Lien: Stop Policing Utah Teachers


(Courtesy Sen. Lincoln Fillmore)

By Kayla Lien, Opinion Writer


A bill introduced in the 2023 Utah Legislative Session will continue to censor curriculum. S.B. 55 will require that all teaching materials are posted online, reviewed by parents and voted on in a public meeting.

This bill hurts Utah educators, placing them under a microscope that hinders constitutionally granted free speech.

S.B. 55 requires that teachers post their curriculum and any materials they use. “Learning material” refers to any resource used to “deliver or support a student’s learning” and can take the form of a textbook, video, website, etc. It will make all instructional materials readily available for parental view and gives information on how to select and approve materials for classroom use. It would establish an “open process” of selecting materials. This process does not apply to any concurrent enrollment, advanced placement or international baccalaureate programs, luckily, but does apply to both public and private schools.

A similar bill passed committee in Utah’s last Legislative Session — S.B. 114. This one requires that materials get posted online 30 days in advance. Interestingly enough, both bills owe their conception to Sen. Lincoln Fillmore, a Republican from South Jordan who owns a charter school management company.

Why are we micromanaging teachers? S.B. 55 places a magnifying glass on everything educators do, and it shouldn’t surprise anyone if it causes Utah teachers to leave their jobs. Last year, an article published by Pew asserted that the rise of parental rights legislation could push people out of the profession far earlier than expected.

Utah has always had an educator shortage. Low pay, blatant disrespect from parents or administrators and an alarming lack of safety due to lax gun control laws all contribute to educators rapidly leaving.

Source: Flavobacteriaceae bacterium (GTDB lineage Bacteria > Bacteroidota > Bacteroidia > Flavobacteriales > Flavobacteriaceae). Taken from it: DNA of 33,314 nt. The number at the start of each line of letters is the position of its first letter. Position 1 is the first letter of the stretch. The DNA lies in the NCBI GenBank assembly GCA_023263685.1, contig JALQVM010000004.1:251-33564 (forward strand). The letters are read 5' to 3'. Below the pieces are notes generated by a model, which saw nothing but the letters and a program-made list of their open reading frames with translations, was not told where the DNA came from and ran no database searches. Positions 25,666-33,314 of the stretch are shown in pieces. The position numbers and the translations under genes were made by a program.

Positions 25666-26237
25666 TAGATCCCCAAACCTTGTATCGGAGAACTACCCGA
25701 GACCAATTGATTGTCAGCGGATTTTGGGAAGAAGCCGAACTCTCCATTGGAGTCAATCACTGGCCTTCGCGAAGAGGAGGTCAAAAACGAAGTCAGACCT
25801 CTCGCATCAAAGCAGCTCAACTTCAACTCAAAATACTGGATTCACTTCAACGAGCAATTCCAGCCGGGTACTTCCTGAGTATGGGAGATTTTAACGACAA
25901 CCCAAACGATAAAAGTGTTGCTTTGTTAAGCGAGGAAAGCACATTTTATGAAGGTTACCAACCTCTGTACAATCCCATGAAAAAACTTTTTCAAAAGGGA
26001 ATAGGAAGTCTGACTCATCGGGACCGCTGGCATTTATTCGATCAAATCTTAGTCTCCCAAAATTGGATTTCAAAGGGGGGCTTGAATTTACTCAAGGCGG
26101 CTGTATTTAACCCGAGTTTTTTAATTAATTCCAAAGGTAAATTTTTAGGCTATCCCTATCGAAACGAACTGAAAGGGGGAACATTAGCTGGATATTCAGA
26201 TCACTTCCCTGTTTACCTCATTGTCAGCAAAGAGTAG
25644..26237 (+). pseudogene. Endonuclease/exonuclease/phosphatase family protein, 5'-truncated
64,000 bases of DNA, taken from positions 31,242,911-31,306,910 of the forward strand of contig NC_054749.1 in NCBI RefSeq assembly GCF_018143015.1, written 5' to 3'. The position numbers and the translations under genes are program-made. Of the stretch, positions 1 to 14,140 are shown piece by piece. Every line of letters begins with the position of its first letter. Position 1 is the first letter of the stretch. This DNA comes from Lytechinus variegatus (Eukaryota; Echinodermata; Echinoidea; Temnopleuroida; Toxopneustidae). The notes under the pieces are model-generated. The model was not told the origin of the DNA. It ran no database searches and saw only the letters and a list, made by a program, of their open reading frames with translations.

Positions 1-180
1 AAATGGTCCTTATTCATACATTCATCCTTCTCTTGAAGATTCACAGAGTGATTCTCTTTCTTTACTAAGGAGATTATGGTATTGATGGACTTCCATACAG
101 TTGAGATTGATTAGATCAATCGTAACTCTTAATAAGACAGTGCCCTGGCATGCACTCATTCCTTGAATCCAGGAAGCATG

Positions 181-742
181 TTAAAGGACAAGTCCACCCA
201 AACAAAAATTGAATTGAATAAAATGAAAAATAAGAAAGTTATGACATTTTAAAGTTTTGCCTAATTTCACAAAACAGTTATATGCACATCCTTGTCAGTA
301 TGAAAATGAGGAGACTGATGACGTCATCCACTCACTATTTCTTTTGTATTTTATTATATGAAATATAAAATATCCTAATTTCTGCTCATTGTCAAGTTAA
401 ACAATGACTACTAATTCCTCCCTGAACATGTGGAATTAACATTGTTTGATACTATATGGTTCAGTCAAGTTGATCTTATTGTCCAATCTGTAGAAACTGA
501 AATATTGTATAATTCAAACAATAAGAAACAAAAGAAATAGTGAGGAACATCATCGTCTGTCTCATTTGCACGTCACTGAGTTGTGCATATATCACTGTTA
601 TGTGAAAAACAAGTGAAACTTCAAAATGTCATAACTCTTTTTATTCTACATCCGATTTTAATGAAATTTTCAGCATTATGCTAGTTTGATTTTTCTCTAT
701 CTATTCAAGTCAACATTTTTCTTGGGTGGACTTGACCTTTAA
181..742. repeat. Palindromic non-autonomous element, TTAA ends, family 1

Educators go to school for a minimum of four years and receive training to teach — parents don’t. This bill could potentially silence discussions on materials deemed controversial, simply because parents want to shield their children from the truth.

Furthermore, it sounds like parents don’t even want this. In an interview with The Daily Utah Chronicle’s Opinion Editor, CJ Alexander, Sen. Fillmore stated, “This bill is not done to address concerns that people have with the content of their curriculum.”

Sen. Fillmore continued, “It’s just a process bill to ensure that school districts are involving educators and parents and being transparent as they consider what they’re going to pre-approve.” Note, he would not grant me an interview as he “already spoke to another reporter” at the Chronicle about this bill.

This worrying statement raises the question: If your constituents don’t care about it, why fight so hard? Interestingly, Sen. Fillmore previously sponsored legislation to ban teaching critical race theory in Utah schools. This whole situation reads like a dystopian nightmare — letting the masses put their hands into education while rewriting and ignoring history to better fit a more comfortable narrative.

Frankly, compared to the rest of Sen. Fillmore’s legislation, S.B. 55 stands apart. For example, S.B. 46 moves to make Diwali a state-recognized holiday. It is worth mentioning that his site places quotation marks around the word “holiday,” which strikes me as odd and off-putting. Regardless, it’s far more inclusive than his other proposed legislation, effectively banning any and all difficult conversations.

With all of the book-banning in Utah and public outcry surrounding books centering queerness, this bill feels like another way of curbing discussions of gender, sexuality and race in schools. Last year, PEN America found that 41% of banned books were LGBTQ+ related. Another forty percent contained a protagonist or prominent secondary character of color.

Lawsuits continuously affirm parental rights in education but emphasize the need for a balance. The scale has been tipping dangerously for years now, and it’s only going to get worse. For a party so against any type of governmental interference, they sure seem happy with it now.

Selectively educating children is a grave disservice to the country and to students. Bills like these have the potential to make school an unsafe place for students of color and queer students when material that pertains to them gets vetoed. It tells marginalized students that what they feel is wrong, that their history never happened.

S.B. 55 will require that any teaching materials are subject to evaluation and control by parents. It will hurt the free exchange of ideas in schools and hinder important and difficult conversations in the name of parental rights. S.B. 55 currently sits on the 2nd Reading Calendar. If this bill passes, be prepared. A mass exodus of educators is nigh.


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